By the time Joseph was in his 60’s he had developed some form of insanity. In 1833, aged around 65, he suffered a fall into the fire at his residence in Phillips Street and died instantly from severe burns. Newspaper reports of this event referred to him as “Joe the Coachman” who kept the first respectable boarding house and livery stables in Sydney for many years, and was well respected by all who knew him.

Esther apparently sold the livery stables after Joseph’s death. She had accumulated sufficient capital to set up the first public baths for ladies, at Woolloomooloo Bay on the shores of Sydney harbour. Women and children who wished to bathe could do so for a price: “1 pound per quarter for a lady and three children – for a single lady ditto 10s, and a single baths 6d.” The site was a natural rock shelf into the harbour where Aboriginal people had been bathing for centuries. The baths served as a “mykveh”, a place for ritual bathing by Jewish women. There is a memorial to the baths on the site.

The baths were a feature for some time but failed to pay their way and were eventually let go.

Esther died on 27th October 1855, at her residence, Phillip Street, after a long and painful illness, and was buried in the Jewish section of the Devonshire Street Cemetery. In 1901 the cemetery site was needed for Central Railway Station, and Esther’s remains were re-interred at the Eastern Suburbs Memorial Park, known then as Bunnerong. Unfortunately there is no headstone to mark her grave.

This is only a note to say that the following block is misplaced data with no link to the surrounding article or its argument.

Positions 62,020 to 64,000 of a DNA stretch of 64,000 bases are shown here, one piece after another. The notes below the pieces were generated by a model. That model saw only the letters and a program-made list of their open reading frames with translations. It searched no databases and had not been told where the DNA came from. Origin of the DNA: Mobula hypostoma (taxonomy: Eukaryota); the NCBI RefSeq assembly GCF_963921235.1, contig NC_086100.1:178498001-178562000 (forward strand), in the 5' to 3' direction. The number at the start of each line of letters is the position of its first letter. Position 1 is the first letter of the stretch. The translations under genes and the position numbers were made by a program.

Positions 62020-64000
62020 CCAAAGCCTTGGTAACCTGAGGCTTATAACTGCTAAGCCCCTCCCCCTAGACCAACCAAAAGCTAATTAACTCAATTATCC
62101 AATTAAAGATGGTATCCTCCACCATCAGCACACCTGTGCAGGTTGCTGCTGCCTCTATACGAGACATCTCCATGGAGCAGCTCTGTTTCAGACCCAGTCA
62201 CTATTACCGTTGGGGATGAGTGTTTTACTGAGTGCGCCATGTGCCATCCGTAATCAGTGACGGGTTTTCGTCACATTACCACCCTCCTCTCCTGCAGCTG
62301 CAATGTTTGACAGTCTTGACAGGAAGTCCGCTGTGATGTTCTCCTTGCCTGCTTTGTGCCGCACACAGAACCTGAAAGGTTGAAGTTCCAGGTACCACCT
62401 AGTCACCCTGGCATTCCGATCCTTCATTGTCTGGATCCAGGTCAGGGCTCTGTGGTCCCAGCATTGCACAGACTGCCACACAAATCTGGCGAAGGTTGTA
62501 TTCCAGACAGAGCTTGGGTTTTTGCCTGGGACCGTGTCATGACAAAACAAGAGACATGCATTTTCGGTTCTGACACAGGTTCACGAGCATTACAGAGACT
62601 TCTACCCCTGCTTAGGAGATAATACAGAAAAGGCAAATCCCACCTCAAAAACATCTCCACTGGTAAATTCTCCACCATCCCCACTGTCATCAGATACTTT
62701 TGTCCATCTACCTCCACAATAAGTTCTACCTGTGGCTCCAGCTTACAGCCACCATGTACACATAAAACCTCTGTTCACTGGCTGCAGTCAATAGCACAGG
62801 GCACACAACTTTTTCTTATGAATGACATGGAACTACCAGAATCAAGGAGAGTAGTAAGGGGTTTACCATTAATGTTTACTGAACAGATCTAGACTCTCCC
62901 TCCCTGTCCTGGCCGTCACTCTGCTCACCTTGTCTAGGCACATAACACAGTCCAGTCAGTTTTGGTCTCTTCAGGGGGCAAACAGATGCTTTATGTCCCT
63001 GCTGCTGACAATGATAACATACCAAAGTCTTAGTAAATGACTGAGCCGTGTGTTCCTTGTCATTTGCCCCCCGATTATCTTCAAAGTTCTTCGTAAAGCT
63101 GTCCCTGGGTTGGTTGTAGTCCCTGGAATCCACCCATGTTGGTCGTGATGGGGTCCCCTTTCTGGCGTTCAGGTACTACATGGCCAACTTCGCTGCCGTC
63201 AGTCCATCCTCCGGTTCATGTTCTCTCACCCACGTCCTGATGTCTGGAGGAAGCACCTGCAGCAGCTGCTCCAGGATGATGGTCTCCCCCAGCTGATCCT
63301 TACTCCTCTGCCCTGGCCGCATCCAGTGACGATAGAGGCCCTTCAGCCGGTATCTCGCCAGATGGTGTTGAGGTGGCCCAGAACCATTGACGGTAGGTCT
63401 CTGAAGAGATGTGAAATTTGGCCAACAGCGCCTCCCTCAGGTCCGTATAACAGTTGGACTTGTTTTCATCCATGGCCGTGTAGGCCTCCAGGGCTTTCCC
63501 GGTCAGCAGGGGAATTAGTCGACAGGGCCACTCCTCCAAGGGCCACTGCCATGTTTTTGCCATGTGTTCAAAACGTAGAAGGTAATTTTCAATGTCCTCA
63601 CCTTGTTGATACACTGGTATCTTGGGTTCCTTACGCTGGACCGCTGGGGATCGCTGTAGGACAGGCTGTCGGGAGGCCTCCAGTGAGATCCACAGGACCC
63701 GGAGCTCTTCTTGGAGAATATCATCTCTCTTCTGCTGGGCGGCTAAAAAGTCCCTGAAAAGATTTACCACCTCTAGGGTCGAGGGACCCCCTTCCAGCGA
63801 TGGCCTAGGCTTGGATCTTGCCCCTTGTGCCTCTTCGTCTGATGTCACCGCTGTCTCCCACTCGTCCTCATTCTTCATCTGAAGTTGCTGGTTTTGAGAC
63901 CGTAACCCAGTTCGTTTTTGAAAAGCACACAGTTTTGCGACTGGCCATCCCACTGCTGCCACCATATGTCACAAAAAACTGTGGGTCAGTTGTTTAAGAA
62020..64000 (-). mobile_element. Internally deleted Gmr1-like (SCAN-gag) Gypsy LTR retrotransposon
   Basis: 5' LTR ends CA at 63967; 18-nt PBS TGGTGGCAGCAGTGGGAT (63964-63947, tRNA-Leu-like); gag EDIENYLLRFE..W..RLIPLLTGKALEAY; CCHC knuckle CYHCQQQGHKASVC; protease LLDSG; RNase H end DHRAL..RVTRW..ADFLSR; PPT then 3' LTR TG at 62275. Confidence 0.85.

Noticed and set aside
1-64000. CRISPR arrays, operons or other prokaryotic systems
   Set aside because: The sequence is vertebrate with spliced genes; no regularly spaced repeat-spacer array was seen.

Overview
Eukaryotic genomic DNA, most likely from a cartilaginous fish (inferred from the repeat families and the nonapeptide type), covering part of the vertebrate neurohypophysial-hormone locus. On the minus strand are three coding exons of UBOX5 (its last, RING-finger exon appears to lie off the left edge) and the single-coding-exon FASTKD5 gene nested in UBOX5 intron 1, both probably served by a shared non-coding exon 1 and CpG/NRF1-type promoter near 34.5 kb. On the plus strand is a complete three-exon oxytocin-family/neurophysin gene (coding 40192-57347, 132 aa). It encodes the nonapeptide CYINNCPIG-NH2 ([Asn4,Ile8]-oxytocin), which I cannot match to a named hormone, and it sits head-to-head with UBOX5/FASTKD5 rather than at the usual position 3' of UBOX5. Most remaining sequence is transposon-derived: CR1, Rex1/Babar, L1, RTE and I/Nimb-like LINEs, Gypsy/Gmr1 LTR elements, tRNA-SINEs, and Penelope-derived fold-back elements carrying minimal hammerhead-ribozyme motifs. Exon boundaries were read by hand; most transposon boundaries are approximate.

Sydney Morning Herald Monday 29th October 1855 p. 8
DEATHS…
On the 27th instant, at her residence, Philip Street, after a long and painful illness, Mrs. Esther Bigge, aged 86 years.

D Wong on 26th July, 2017 wrote of Patrick Morrissey:

Patrick Morrisey was 28 years old on arrival in WA.  He was married with no children, 5’5 1/4” tall, light brown hair, brown eyes, a long face, fair complexion, healthy build, P. Morrisey on right arm, literate.

28/12/1870: TOL
20/12/1877: COF

Greg Petersen on 26th July, 2017 wrote of Sarah Turton:

20th May 1878, Sarah Rose wife of shoemaker, aged 74 years, died of old age at Fingal, Tasmania.

Nell Murphy on 26th July, 2017 wrote of James Monk:

James MONK was convicted at Essex, England on 10 Dec 1828 for house breaking and larceny. Previous convictions. Life Sentence. Transported to Van Diemen’s Land (Tasmania) per the ship ‘Thames’ arriving Nov 1829.

Single man; aged 21yrs; farm labourer; 5’5 1/4”; dark complexion; black hair; grey eyes.
Native place of Birth: Lowton, Essex.

VDL:
Dec 1837: Ticket of Leave granted.
3 Nov 1841: Conditional Pardon No. 3486.

Phil Hands on 26th July, 2017 wrote of Nancy Price:

Sydney Gazette and New South Wales Advertiser Monday 1st January 1827, page 3
DREADFUL OCCURRENCE.